The Mars PlaneNASA To Fly Mars Plane in 2003
In July 1998 NASA offered a $299 million grant for the organisation that develops the most compelling space exploration mission.
In 2003 a small re-entry vehicle will drop through the atmosphere of Mars. As parachutes slow its descent, the clam-like aeroshell will split apart, the lower section falling away to free a white package, allowing it to fall towards the surface of Mars.
As the package drops, it will begin to unfold, revealing a paird of elongated wings supporting a thin fuselage with an oversized propellor at the back. As the Martian atmosphere thickens, the wings will generate lift, and the newly-born aircraft will start to glide before the motor opowering its big propellor comes to life, providing the strange vehicle with sufficient power to be able to fly in the tenous atmosphere.
With its engine powered up, the aircraft will adjust its course and fly along the Vallis Marineris - the famous Grand Canyon of Mars. Cameras within the compact fuselage will enable scientists to obtain genuine birdseye views of the valley. Other instruments will measure the density and composition of the atmosphere within the valley, and people here on Earth will be able to watch the progress of the first tuly airborne visitor to another world.
Kitty Hawk - so named because 2003 marks the centenary of the Wright brother's first powered flight in an aeroplane - is a remarkable vehicle. Currently $50 million has been assigned to NASA's Ames Research Centre and Malin Space Science Systems to develop the vehicle. If the mission does go ahead, Kitty Hawk will revolutionise the public's perception of Mars, making it not just a planet to be photographed remotely from space, but a place we can very easily visit.
The acceptance of the project by NASA is also a personal achievement for members of the Mars Society's Steering Committee. Larry Lemke, head of advanced projects at NASA Ames, has long advocated such a mission together with Society Steering Committee members Chris MacKay and Carol Stoker, both of whom also work at NASA Ames.
The Kitty Hawk flight will last for approximately three-and-a-half hours, during which time the aircraft will cover some 1,700 kilometres at an average altitude of 1.2 kilometres. Given the relative density of the Martain atmosphere, that's equivalent to flying some 24.5 kilometres (approx. 80,000ft) above the surface of the Earth. During the flight some 20-30 gigabits of information will be transmitted back to the orbiter vehicle used to transport the aircraft to Mars.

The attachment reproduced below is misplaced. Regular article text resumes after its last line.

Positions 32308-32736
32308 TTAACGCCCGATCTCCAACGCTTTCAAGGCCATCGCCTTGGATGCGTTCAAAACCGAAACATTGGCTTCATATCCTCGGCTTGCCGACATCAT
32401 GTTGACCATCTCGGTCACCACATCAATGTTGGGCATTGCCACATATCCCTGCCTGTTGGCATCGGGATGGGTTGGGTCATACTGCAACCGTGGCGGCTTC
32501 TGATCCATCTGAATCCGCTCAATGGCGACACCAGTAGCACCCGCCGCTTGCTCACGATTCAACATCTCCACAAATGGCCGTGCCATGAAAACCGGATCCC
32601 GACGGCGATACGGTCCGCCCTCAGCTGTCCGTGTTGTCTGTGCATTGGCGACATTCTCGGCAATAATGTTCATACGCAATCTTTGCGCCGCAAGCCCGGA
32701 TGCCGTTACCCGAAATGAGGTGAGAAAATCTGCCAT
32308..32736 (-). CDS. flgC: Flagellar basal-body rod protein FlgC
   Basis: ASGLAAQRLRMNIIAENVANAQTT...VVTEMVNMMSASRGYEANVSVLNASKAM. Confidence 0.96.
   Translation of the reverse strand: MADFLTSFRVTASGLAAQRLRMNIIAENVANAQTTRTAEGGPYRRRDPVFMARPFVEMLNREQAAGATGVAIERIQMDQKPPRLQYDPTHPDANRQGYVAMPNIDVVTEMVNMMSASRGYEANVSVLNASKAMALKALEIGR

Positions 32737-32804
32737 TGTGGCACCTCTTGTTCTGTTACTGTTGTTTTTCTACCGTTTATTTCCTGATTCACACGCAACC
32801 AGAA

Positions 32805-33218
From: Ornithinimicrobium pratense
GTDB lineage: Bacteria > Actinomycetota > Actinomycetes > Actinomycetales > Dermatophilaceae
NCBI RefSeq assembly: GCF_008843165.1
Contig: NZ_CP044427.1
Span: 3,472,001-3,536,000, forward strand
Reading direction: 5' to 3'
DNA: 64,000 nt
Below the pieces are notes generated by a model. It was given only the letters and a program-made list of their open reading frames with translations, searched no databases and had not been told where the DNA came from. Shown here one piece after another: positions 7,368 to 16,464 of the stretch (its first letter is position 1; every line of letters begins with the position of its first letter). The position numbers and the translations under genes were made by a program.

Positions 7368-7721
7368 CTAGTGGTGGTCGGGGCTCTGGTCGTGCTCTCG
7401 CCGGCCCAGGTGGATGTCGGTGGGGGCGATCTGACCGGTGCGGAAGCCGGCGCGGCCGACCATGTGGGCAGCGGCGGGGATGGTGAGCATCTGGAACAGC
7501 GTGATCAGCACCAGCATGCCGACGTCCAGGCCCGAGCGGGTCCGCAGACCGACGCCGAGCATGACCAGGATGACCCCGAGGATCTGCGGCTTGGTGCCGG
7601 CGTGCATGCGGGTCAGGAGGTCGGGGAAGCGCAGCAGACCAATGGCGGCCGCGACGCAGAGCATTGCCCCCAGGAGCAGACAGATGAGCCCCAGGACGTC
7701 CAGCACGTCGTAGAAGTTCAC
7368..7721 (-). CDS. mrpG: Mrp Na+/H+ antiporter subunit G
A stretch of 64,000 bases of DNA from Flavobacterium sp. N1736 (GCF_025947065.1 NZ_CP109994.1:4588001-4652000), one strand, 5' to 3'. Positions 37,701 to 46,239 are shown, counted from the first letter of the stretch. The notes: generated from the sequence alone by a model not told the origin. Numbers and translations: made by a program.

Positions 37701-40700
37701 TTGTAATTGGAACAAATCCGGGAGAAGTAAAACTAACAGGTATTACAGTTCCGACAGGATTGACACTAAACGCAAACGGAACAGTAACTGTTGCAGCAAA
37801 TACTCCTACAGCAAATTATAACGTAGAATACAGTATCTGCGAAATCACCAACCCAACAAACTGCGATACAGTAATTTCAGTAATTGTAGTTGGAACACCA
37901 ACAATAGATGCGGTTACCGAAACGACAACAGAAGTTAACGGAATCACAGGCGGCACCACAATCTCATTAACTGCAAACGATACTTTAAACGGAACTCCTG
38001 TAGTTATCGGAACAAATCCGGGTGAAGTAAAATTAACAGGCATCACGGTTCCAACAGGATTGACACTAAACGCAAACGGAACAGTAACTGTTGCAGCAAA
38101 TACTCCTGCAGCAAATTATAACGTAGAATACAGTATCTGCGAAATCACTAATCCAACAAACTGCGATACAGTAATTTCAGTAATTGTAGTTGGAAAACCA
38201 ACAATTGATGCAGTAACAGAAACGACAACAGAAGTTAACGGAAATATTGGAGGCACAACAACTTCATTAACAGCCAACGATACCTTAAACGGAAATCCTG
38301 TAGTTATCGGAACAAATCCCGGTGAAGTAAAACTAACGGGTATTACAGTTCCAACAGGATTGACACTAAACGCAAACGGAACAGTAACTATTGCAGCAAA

Kitty Hawk itself will have a wingspan of some 10 metres, and be powered by a hydrazine motor. As well as the on-board camera, the aircraft will mostly likely include instruments to measure the atmosphere and both the electrical and magnetic fields evidenced in the Valles.
Fly Me To Mars
Princeton - February 8, 1999 - NASA hopes to mark the 100th anniversy of the Wright Brothers first powered flight with announced this week it will pursue a project that will culminate in a flight of an airplane in the thin atmosphere of Mars on December 17, 2003, 100 years to the day since Kitty Hawk.
The idea for the project was proposed by Princeton University scientists, who said that achieving the feat would have great scientific as well as historic value.
"I don't know if your heart pumped as much as mine, but this is going to be an incredible achievement," NASA's Head Administrator Daniel S. Goldin told reporters.
The idea was first proposed by Edgar Choueiri, assistant professor in the Department of Mechanical and Aerospace Engineering at Princeton University, in a May 1997 document he circulated among the faculty members of his department and some of his colleagues outside the university. Choueiri's idea was to commemorate the centennial of Orville and Wilbur Wright's first powered flight by flying an airplane in the Martian atmosphere around December 2003. His proposal called for a collaborative effort involving NASA, industry and academe to meet the challenge.